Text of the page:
Port Lincoln Lawyer Mia Dalcollo discusses stamp duty and how it applies to family farms.
You’re excited. You’ve signed a contract to purchase a new home and have finally agreed on a purchase price. You approach a solicitor to handle the transaction and WHAM… they tell you about stamp duty. Stamp duty is not a fun topic.
The government calculates stamp duty using an ad valorem rate which means the duty is calculated based on the consideration of the transaction. Essentially, the more expensive your house is, the more you have to pay in stamp duty. For example, if you are purchasing a house for $500,000 you will need to pay $21,300 in stamp duty. However if your house is only $250,000, the stamp duty would be $8,955.
This is when the farmers out there start sweating… The thought of their million dollar farm being subject to stamp duty is not a pleasant one. But have no fear! The topic of stamp duty for farmers will bring on a smile, not unwanted perspiration. The stamp duty laws are significantly different in relation to family farm transfers. Farmers, put your hands together for section 71CC of the Stamp Duties Act 1923 (SA).
Section 71CC allows an exemption of stamp duty for farm transfers between relatives. That’s right, NO stamp duty is payable under these transactions. That means you can transfer your million dollar farm to a family member and not have to pay stamp duty! Before you start rejoicing, there are obviously some conditions on this exemption which we need to discuss:
What constitutes a ‘farm’?
Your farm needs to be wholly or mainly for the business of primary production and is not less than 0.8 hectares in area.
Who is my ‘family’ under the Act?
– Your spouse;
– Your children and the children of your spouse (including grandchildren and great-grandchildren);
– The spouses of your children and the children of your spouse (including the spouses of grandchildren and great-grandchildren);
– Your parents and your spouse’s parents (including grandparents and great-grandparents);
– Your siblings and your spouse’s siblings; and,
– Your nieces and nephews and your spouse’s nieces and nephews (including grand nieces and nephews and great-grand nieces and nephews).
– Your spouse includes your domestic partner i.e. de facto relationships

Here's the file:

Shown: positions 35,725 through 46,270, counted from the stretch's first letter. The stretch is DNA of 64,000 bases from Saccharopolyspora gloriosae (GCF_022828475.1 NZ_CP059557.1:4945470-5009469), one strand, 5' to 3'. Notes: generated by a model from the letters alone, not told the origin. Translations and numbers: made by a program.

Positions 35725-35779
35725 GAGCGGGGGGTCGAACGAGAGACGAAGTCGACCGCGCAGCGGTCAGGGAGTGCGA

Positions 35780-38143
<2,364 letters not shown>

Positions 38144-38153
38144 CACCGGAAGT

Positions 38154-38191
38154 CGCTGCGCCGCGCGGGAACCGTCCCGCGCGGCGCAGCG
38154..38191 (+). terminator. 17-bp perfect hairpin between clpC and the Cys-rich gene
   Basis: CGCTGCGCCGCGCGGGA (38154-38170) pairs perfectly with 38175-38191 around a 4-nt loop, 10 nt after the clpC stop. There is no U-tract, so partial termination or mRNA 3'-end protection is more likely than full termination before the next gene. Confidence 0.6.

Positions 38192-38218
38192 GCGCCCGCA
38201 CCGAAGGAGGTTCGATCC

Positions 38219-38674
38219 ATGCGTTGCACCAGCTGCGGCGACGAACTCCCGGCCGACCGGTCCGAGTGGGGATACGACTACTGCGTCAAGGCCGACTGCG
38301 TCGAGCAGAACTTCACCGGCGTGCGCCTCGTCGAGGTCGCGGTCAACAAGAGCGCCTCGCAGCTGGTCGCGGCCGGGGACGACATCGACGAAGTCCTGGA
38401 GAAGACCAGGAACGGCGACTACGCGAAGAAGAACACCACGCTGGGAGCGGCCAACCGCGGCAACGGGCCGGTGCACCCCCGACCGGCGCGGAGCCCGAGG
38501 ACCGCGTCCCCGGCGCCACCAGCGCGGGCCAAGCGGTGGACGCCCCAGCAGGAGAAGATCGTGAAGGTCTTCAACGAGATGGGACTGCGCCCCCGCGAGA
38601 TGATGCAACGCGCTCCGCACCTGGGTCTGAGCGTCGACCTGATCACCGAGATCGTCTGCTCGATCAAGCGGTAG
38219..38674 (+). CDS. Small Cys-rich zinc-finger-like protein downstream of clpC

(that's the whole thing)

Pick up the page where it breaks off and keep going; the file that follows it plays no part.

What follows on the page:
It is also important to note that the exemption does not apply to transfers involving the deceased estate of a family member. Therefore if the transferor or transferee is an executor, the exemption will not apply.
What if my relative doesn’t work on my farm?
Unfortunately you must have had a business relationship with the family member for at least 12 months immediately before the date of the transfer. This means the person you are transferring the farm to must have been in some business relationship with you. Evidence of this relationship includes a share farming agreement, partnership agreement, employment history or the provision of assistance in running the business.
What if my farm is held within a family trust or self-managed super fund?
The exemption still applies if the farm is being transferred to/from a trust. However you will need to stipulate the beneficiaries under the trusts who have a pre-existing 12 month business relationship with one another. This is explained better with an example:
Reg and Raylene own a farm in the name of R & R Family Trust. Reg and Raylene are the beneficiaries of the trust together with their children. One of Reg and Raylene’s children Geoff, has worked on the family farm for many years. Reg and Raylene want to transfer the farm to Geoff and his wife Gina. Geoff and Gina want to purchase the farm in the name of their family trust, G & G Family Trust. Geoff and Gina are the beneficiaries of their trust, together with their children. When the transfer is lodged, it is outlined that Geoff has had an existing 12 month business relationship with his father Reg in relation to the farm being transferred. The exemption will apply and no stamp duty is payable.
However the exemption would not apply if the beneficiaries of the trust are not natural persons or not relatives of the transferor. Using the above example, if the beneficiaries of the G & G Family Trust included Geoff, Gina, their children, and a charity, the transaction would not be exempt and stamp duty would be payable. The beneficiaries of the G & G Family Trust need to be actual people, not organisations or companies, and relatives of Reg and Raylene.
What about trustee companies?
Transfers involving trustee companies will still attract the exemption as long as the beneficiaries of the trust are natural persons and relatives of the transferor, and a pre-existing 12 month business relationship is present.
So the government doesn’t charge me anything on a family farm transfer?
You don’t get away totally scot free, but pretty close. The transfer document still needs to be lodged at the Lands Titles Office which attracts a $155.00 filing fee.
How do I arrange to receive the exemption?
Your solicitor will arrange this as part of the conveyancing process. So sit back, relax, and start smiling about stamp duty!